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Electric planes generate high hopes at air show

Jon Hilkevitch Chicago Tribune

OSHKOSH, Wis. – An electric airliner?

Imagine a hyper-efficient aircraft as large as a Boeing 737, although weighing much less. It would run quieter and cleaner than any other commercial plane ever made, requiring two-thirds less energy, according to NASA-funded research.

The hybrid-powered jetliner of the future would operate on batteries or jet fuel, depending on whether it’s cruising or taking off and climbing, when the most thrust is required.

The concept of electric aircraft generated a resounding buzz amid the drone of pistons and the roar of gas turbine jet engines at the Experimental Aircraft Association’s annual AirVenture air show, which wrapped up Sunday at Wittman Regional Airport in Oshkosh.

Boeing is working on a concept plane called the SUGAR Volt that would use turbine engines and electric motors connected to the fans to more efficiently propel the electric airliner. On flights of up to 900 miles, the SUGAR Volt would cruise almost exclusively on battery power, said Marty Bradley, a technical fellow at Boeing’s Research and Technology division in Huntington Beach, Calif.

An electric propulsion system would help slash the amount of fuel burned as well as noise around airports by about 70 percent compared with today’s airliner fleet, say aerospace researchers who believe they can have such a flying machine up and running by about 2035.

That’s a critical environmental issue. The number of commercial flights will double or triple over the next 50 years, according to some estimates.

“We want to make the airline industry less sensitive to high fuel prices, as well as address air pollution and noise,” Bradley said.

On a smaller scale, a competition is under way to develop by next year a personal commuter aircraft that operates on electricity or fuel cells and can average at least 100 mph on a 200-mile flight while achieving greater than 200 passenger mpg. The Green Flight Challenge, sponsored by NASA and the CAFE Foundation, offers a $1.5 million first prize for the aircraft with the best performance.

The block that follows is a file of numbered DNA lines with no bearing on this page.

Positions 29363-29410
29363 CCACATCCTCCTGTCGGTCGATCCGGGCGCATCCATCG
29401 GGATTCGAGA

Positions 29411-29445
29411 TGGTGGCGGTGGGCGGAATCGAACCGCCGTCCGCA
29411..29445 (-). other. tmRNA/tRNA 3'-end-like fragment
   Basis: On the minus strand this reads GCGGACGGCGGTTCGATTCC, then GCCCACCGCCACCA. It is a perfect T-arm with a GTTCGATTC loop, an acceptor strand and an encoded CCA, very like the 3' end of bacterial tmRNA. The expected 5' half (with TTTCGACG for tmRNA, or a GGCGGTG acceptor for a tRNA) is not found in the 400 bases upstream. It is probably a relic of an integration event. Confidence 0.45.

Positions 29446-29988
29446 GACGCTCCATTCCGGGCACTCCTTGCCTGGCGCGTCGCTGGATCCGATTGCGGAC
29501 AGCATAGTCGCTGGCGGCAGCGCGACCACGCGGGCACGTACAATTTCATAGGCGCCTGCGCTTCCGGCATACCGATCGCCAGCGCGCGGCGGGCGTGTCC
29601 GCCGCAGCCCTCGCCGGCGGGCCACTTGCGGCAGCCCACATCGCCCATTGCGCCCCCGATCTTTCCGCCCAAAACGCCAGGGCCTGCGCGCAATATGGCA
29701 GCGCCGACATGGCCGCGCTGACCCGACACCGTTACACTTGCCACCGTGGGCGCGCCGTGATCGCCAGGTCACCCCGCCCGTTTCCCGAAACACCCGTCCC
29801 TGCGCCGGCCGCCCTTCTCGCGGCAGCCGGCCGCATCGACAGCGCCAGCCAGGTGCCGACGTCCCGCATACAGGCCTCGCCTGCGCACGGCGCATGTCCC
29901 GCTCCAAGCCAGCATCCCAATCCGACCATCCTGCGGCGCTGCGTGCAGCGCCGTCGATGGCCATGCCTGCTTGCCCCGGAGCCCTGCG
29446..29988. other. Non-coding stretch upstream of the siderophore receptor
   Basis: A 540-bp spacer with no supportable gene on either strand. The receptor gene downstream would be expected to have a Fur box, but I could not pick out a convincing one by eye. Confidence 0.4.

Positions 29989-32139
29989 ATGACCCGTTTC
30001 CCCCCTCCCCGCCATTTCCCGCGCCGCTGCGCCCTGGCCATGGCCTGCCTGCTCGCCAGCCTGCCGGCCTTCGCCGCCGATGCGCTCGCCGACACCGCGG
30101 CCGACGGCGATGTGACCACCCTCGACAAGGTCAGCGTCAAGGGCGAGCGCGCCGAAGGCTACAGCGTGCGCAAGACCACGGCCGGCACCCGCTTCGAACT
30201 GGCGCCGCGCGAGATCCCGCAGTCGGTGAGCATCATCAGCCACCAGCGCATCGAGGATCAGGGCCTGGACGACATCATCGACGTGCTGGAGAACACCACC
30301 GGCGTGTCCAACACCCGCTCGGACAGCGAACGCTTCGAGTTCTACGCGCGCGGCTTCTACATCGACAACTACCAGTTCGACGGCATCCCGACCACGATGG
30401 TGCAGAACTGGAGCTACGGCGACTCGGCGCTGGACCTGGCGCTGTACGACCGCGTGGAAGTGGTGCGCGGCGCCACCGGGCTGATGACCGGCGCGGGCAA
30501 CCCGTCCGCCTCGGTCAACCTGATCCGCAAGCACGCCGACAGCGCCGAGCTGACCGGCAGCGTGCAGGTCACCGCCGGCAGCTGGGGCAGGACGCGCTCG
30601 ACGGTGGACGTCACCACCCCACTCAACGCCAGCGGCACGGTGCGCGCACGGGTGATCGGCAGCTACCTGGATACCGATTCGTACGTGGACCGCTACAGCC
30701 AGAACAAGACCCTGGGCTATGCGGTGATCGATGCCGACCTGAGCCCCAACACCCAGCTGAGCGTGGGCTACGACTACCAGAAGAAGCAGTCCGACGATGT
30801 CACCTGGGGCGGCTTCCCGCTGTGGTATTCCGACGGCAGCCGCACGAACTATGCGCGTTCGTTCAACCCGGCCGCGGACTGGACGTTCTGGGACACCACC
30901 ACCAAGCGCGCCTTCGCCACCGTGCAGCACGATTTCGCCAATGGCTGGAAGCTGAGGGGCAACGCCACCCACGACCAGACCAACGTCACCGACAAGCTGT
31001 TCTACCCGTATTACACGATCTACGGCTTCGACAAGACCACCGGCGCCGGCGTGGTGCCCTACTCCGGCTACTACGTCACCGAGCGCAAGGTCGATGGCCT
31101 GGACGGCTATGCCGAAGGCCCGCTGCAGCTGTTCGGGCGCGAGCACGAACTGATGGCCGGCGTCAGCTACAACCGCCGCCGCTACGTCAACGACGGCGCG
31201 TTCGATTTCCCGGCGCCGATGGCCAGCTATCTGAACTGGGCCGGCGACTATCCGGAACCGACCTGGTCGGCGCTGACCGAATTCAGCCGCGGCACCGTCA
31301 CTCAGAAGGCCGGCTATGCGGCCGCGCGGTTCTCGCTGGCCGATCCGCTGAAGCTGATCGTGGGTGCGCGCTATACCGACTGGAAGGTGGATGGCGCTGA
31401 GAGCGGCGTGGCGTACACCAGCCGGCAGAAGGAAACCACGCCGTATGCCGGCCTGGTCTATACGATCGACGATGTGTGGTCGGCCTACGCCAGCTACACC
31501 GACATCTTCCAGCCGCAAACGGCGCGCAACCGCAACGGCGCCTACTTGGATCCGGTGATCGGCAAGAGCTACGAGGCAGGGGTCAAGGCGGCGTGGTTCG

Small planes or jumbos, disadvantages include the weight of battery packs and the lack of range that current battery technology provides.

Among the major challenges is improving the amount of power a battery can store for a given weight, said Stephen Beecher, director of advanced technology for power management at GE Aviation.

“You’ve got to replace a tank of gas with some other fuel source that is not combustible and that you can change somehow to electrical energy,” Beecher said.

Electric propulsion will be a “game-changer and transform aeronautics in the next 20 to 30 years,” predicted Mark Moore, an aerospace engineer and conceptual design expert at NASA. Moore said the first breakthroughs will occur with small aircraft, personal air vehicles that will replace the automobile on some trips; an expansion of unmanned aerial vehicles, currently used by the military, to civilian use; followed by much more environmentally responsible commercial transport planes.

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